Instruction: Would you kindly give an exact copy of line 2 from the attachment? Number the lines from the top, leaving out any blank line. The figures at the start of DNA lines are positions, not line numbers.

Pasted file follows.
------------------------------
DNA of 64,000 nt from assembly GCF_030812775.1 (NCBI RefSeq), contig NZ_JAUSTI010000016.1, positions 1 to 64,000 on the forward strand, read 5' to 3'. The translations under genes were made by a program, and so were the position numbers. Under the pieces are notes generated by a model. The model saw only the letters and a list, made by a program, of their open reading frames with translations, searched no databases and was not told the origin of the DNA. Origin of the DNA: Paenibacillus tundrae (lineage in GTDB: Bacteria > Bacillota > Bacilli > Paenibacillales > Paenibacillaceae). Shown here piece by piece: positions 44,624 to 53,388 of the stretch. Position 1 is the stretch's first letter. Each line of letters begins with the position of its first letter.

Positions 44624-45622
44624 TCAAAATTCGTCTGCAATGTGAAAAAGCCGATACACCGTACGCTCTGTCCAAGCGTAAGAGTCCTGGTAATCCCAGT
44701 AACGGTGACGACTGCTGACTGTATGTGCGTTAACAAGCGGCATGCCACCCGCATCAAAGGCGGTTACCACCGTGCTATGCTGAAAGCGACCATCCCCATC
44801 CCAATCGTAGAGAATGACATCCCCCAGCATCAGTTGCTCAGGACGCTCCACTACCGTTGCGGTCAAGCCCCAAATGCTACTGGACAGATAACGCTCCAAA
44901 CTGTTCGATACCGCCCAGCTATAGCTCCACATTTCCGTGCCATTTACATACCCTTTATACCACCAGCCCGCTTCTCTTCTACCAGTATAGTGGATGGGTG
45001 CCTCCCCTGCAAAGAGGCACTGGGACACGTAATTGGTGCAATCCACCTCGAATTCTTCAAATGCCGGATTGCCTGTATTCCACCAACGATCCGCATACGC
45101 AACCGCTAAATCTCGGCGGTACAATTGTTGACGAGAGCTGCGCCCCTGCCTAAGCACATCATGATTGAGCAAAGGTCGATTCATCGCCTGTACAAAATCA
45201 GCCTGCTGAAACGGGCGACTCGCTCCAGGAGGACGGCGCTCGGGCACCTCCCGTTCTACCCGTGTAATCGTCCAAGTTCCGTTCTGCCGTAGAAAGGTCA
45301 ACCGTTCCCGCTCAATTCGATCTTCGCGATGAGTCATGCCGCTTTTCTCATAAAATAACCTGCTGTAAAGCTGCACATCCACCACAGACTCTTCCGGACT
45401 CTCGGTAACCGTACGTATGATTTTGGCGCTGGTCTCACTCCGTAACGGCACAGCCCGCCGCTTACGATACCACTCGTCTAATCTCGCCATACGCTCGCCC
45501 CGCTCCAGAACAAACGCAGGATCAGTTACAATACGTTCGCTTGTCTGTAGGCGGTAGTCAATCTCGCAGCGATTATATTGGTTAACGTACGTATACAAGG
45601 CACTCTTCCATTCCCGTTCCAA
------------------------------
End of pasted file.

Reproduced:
Positions 44624-45622